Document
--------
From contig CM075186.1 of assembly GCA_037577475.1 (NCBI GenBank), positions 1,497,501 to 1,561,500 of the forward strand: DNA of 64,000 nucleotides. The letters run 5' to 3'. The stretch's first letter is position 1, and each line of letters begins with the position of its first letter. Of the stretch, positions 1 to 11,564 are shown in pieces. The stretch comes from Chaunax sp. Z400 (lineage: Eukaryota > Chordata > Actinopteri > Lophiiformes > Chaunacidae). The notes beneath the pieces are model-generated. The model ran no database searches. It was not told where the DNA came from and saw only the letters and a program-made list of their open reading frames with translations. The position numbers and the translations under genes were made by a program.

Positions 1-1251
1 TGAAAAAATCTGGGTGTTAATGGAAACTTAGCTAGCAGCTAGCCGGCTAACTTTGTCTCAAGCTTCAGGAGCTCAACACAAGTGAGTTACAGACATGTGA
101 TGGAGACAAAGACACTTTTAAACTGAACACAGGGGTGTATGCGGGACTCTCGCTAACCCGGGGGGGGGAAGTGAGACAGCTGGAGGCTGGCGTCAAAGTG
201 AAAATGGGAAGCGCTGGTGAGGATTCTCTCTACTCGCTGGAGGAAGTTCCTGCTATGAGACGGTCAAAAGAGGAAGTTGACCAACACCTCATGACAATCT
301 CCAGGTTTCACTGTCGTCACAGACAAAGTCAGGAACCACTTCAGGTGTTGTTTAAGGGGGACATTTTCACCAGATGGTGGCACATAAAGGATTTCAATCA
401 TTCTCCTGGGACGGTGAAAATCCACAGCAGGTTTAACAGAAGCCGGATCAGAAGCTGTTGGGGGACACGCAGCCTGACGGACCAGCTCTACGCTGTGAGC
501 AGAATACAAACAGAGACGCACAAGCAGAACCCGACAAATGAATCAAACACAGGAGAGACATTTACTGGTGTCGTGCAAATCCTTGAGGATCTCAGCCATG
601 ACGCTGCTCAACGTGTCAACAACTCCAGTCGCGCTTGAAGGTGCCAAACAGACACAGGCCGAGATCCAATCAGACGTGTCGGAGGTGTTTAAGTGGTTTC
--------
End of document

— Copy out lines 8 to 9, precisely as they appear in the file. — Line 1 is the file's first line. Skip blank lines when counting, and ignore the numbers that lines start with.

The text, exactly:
501 AGAATACAAACAGAGACGCACAAGCAGAACCCGACAAATGAATCAAACACAGGAGAGACATTTACTGGTGTCGTGCAAATCCTTGAGGATCTCAGCCATG
601 ACGCTGCTCAACGTGTCAACAACTCCAGTCGCGCTTGAAGGTGCCAAACAGACACAGGCCGAGATCCAATCAGACGTGTCGGAGGTGTTTAAGTGGTTTC